Providing leadership for the life sciences industry

The Human Remains

Posted on 31/12/2013

With my legal training, business career and over 15 years in senior level executive search my ears have been tuned to listen to the words people semi-or-unconsciously use. So over time I have learned that subtle differences in a candidate’s choice of words can dramatically change the underlying meaning of what they are actually saying. For example in some circumstances using a “we” over an “I” can tell you that someone is truly part of a team or using “they” when talking about a current company can imply a tension or dispute with their Board or boss.

I thought it might be amusing to apply this kind of thinking to Job Titles to see whether any interesting insights might be developed that could stimulate discussion.

I decided to think about the transition over time that one corporate function has made with the titles it has chosen to use.

During the 1970’s and 80’s Personnel Departments across the UK began to metamorphose into Human Resources Departments and during the 00’s they began another transformation into Human Capital Management Departments.

What do these department names tell us?

We might want to look at the context of the period. During the 1970’s and 80’s the power of the trades unions was fatally diminished, aggressive corporate takeovers began to be the norm rather than being a shocking and gauche exception. The City began its rise to a dominant position in the UK (and US) economies, their mantra of increasing shareholder value became almost the sole purpose of commercial enterprises. This was the period during which the “social contract” between employer and employee was thrust firmly into the shredder!

Accordingly, the department that dealt with people, their work environment, reward and development, the department tasked with providing an interface between the corporation’s strategic need and those of the people within it had to change. They had to stop being personal with their Personnel … So what could they become?

Well, in the eyes of the company “their people” had to become assets of the business (“Our people are our greatest asset”). Assets are things that a company owns, shown on the balance sheet and the company’s property to use or dispose of as they see fit – resources to be used-up and then thrown away!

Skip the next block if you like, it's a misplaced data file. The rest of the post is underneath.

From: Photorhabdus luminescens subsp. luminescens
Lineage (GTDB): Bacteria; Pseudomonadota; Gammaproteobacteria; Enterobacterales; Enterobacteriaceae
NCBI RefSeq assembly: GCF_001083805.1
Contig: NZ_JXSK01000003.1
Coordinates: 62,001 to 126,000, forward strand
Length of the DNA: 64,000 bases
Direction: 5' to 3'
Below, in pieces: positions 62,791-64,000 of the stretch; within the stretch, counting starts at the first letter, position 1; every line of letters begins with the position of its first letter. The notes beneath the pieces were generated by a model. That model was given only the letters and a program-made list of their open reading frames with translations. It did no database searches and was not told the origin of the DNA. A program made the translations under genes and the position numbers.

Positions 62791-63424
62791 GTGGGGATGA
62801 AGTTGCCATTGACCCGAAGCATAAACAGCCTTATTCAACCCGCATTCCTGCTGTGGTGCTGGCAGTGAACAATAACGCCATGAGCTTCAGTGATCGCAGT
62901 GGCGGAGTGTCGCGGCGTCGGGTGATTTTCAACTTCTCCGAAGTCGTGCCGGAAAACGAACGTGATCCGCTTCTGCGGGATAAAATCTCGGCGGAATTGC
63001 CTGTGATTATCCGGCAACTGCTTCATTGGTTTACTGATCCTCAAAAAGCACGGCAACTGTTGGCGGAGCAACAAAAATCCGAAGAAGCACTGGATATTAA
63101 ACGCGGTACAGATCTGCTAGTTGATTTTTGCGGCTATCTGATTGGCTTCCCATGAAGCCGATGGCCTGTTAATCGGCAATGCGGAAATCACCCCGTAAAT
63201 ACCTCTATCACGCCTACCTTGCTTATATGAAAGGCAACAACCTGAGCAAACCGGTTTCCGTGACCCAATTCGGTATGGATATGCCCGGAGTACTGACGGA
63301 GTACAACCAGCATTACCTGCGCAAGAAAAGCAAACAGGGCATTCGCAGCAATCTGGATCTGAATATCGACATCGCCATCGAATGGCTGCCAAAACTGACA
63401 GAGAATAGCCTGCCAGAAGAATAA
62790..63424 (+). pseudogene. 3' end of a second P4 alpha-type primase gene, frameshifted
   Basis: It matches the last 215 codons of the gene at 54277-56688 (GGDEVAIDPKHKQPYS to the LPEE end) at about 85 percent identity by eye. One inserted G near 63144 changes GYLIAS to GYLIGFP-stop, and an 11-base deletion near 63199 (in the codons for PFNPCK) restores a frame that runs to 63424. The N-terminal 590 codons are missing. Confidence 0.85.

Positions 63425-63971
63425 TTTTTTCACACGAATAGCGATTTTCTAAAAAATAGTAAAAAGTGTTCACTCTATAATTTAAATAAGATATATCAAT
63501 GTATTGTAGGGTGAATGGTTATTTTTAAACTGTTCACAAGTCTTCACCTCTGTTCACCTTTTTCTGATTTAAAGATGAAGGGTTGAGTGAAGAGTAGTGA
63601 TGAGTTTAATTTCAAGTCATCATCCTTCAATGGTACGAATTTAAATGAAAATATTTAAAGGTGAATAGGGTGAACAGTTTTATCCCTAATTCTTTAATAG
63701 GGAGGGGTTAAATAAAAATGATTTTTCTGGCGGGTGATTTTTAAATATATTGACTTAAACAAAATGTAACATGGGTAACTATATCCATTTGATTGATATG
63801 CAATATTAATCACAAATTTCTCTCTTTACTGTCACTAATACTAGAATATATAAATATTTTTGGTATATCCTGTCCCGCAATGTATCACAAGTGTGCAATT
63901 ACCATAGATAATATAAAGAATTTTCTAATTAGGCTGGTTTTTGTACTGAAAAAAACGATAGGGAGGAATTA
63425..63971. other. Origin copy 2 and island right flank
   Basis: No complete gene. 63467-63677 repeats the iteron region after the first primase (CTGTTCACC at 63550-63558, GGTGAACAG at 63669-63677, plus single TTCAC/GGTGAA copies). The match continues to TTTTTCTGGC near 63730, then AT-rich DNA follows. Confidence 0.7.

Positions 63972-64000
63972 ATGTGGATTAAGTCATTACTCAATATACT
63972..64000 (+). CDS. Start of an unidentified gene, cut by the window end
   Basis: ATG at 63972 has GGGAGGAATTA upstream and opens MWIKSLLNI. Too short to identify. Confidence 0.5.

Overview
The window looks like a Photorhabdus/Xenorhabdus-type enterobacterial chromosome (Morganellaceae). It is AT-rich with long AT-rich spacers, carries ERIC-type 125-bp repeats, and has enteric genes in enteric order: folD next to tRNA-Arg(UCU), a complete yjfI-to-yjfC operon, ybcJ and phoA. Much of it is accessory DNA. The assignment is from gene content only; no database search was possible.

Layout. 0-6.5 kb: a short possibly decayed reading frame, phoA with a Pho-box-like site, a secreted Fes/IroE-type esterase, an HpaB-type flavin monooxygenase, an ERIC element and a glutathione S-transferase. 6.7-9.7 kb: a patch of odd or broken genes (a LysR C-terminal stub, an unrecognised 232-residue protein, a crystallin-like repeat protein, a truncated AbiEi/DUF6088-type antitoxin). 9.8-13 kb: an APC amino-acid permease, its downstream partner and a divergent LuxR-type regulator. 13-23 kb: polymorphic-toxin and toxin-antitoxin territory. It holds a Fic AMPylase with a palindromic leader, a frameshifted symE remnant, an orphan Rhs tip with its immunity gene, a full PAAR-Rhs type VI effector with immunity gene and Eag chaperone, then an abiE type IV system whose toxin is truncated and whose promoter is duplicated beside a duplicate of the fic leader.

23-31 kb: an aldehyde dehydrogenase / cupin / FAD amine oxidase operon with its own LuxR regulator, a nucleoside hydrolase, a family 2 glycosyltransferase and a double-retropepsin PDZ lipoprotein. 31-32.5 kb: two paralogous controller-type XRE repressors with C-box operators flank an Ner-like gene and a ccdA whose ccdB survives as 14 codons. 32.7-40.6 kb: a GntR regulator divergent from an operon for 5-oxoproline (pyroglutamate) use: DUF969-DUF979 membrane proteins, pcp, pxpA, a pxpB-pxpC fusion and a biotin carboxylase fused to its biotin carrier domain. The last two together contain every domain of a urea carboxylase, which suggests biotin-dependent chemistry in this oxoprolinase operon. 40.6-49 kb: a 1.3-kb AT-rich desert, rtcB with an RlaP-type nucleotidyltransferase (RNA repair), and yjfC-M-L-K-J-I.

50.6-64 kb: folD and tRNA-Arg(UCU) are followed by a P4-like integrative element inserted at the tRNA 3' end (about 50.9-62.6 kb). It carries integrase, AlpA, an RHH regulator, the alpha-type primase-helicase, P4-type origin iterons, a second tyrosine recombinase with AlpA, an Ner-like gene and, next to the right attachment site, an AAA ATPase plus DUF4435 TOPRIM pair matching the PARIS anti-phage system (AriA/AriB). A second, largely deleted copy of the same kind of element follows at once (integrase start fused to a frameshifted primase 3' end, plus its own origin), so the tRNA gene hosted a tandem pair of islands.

But don’t listen to me … Google “personnel” and you’ll find something like this:

“The body of persons (my italics) employed by or active in an organisation, business, or service.”

Now look up “resource”, you’ll find something like this:

“Any physical or virtual entity of limited availability that needs to be consumed to obtain a benefit from it.”

Do you think of yourself as a “resource” or a “person”? Does your company think differently?

So what happened next?

Well, the old century was brought to a climax with the “war for talent”. I was encouraged by the use of the word “talent”, it implies a recognition of people’s personal gifts and aptitudes but unfortunately corporations weren’t quite there yet. They’d focussed on the war!

Corporations had recognised their need for “Human resources” but couldn’t acquire them quickly or cheaply enough to satisfy the demands of the City, the shareholders or the strategy. So what to do? They looked at how they solved other shortages of resources. When a company needs more resources it goes out to raise … Capital!

Go on, Google it, you know you want to! You’ll find a definition like this:

“A factor of production that is not wanted for itself but for its ability to help in producing other goods or services.”

Does your company practice Human Capital Management? Are you wanted for yourself any more, or just for your ability to help “them” to produce other goods and services.

Motivating isn’t it, being an employee!

But there is hope, truly there is. Increasingly I deal with people in “Talent Management”. Talent is something that makes us all smile when we see it in action.

People are the only way for your company to succeed. Treasure them, nurture them and develop them. I urge you to manage your talent in the same way you manage yourself … with respect!

Call if you need any help.

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